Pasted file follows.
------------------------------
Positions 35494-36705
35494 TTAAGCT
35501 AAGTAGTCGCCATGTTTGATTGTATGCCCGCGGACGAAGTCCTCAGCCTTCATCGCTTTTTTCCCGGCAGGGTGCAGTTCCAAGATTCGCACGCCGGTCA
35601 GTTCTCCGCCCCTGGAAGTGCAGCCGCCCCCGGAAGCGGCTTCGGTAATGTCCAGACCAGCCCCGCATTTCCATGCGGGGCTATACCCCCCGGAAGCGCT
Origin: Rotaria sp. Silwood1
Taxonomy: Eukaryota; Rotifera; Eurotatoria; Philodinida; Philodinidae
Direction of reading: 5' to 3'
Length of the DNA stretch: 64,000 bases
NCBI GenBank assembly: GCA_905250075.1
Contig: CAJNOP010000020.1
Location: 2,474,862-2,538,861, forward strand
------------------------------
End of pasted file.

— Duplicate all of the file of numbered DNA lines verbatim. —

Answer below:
Positions 35494-36705
35494 TTAAGCT
35501 AAGTAGTCGCCATGTTTGATTGTATGCCCGCGGACGAAGTCCTCAGCCTTCATCGCTTTTTTCCCGGCAGGGTGCAGTTCCAAGATTCGCACGCCGGTCA
35601 GTTCTCCGCCCCTGGAAGTGCAGCCGCCCCCGGAAGCGGCTTCGGTAATGTCCAGACCAGCCCCGCATTTCCATGCGGGGCTATACCCCCCGGAAGCGCT
Origin: Rotaria sp. Silwood1
Taxonomy: Eukaryota; Rotifera; Eurotatoria; Philodinida; Philodinidae
Direction of reading: 5' to 3'
Length of the DNA stretch: 64,000 bases
NCBI GenBank assembly: GCA_905250075.1
Contig: CAJNOP010000020.1
Location: 2,474,862-2,538,861, forward strand